Philosophy is a casual discourse that addresses human nature from a personal perspective.
Rahmel Garner’s discourse Philosophy questions the essence of human nature and proposes the influence of the devil on human beings’ perceptions of reality.
Arguing that human nature is duplicitous and evil, the book puts itself at odds with its introductory claim that “there is no fate but that which we make.” Much of its argumentation is dedicated to naming negative human traits, the devil’s ability to seduce people, and the notion that most people are unwilling to perceive truth about human existence, which it calls alienating and depressing.
The text covers familiar philosophical ground in exploring human nature. It also presents itself as “the most intriguing and most inspiring work of nonfiction of our time”—one of many bold claims. The tone throughout is one of superiority, and the audience is addressed as perhaps not intelligent enough to understand what is being argued. Yet what comes through is a text that asks interesting rhetorical questions without interpreting or discussing them enough to compel agreement.
The book is short, beginning with an introduction before diving into the main section. A series of poems comes at the end, though they are an odd fit with the material that comes before them, using uncomplicated, straightforward terms to emphasize that much is pointless and that all is known and overseen by God.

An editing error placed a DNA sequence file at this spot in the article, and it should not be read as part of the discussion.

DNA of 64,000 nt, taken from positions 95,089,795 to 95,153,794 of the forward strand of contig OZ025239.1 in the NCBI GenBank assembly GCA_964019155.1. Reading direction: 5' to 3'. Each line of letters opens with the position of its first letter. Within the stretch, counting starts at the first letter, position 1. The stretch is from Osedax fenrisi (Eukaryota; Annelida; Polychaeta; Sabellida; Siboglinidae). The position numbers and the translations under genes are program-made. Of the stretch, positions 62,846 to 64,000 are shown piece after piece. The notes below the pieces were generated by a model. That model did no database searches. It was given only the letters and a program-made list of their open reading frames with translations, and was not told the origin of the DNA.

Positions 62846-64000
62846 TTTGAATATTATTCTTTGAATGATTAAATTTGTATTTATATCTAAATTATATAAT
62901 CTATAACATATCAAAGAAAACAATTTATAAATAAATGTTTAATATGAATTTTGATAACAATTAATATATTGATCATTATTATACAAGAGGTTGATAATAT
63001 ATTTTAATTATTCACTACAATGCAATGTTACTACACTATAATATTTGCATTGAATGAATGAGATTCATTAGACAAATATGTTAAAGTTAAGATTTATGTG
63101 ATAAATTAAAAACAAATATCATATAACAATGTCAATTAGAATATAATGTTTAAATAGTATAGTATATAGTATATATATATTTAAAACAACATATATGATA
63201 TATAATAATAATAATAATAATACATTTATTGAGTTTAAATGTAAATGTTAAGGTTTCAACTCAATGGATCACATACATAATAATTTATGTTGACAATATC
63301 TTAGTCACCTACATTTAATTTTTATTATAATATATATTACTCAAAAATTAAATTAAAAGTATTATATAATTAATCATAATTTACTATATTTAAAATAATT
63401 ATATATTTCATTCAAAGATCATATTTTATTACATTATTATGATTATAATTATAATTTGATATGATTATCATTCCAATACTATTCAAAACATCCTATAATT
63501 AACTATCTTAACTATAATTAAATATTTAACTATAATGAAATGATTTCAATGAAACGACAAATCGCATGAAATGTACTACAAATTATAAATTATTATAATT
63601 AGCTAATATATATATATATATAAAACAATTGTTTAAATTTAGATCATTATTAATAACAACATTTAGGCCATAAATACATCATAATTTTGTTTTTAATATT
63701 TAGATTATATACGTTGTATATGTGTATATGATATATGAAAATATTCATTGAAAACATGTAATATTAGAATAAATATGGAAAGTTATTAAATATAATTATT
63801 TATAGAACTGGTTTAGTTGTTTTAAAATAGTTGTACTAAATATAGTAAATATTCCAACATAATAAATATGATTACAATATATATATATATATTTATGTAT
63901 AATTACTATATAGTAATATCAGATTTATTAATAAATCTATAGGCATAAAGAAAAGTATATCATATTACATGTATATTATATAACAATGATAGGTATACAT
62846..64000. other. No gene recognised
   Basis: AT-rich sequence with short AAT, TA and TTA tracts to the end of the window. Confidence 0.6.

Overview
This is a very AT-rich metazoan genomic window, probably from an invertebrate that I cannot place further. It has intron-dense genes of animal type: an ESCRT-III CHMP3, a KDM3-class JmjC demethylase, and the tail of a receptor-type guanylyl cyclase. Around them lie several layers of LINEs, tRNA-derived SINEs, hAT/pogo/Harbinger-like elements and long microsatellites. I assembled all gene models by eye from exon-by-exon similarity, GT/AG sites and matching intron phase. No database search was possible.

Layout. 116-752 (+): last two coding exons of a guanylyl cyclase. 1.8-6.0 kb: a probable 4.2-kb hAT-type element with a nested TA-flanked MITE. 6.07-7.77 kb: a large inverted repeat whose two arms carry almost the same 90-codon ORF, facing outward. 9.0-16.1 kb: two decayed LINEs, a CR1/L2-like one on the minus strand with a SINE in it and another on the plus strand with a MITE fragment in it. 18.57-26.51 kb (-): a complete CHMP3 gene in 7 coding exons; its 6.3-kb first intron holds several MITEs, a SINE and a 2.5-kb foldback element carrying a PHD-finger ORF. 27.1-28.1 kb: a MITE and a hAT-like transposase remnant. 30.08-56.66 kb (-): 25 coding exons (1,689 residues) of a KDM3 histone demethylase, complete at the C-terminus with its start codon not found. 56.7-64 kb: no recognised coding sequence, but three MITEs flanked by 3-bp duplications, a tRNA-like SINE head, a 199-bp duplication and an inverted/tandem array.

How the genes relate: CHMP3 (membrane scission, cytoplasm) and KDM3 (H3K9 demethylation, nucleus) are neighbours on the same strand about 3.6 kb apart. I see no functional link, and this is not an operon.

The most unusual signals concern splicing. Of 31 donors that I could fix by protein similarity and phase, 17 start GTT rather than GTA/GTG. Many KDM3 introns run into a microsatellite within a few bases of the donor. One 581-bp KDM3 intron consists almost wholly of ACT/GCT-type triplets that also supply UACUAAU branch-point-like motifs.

In form, the text is casual and stream-of-consciousness—personalized, rather than academic. While this imparts a feeling of intimacy, the book’s casualness means that it is not a tight text: points repeat themselves, or are circuitous or contradictory. Few clear points are made beyond the book’s initial claim that humans are prone to evil, and no point is explored with any depth.
The book’s overriding lack of structure is awkward within its framework as a philosophical text. Discussions aren’t clear, and they all happen within the course of one unbroken chapter. The final product feels rushed and breathless, with the central thesis never in enough focus to make the discourse feel cohesive.
The book’s perspective is absolute, and no counterarguments are addressed to strengthen its points or make it more persuasive. The issues raised feel unresolved, and the grand stakes it sets up aren’t achieved. In the end, the text is too brief to do the work it sets out to do.
Reading like a personal journey through an existential quandary, Philosophy is an exploration of human nature without clear conclusions.
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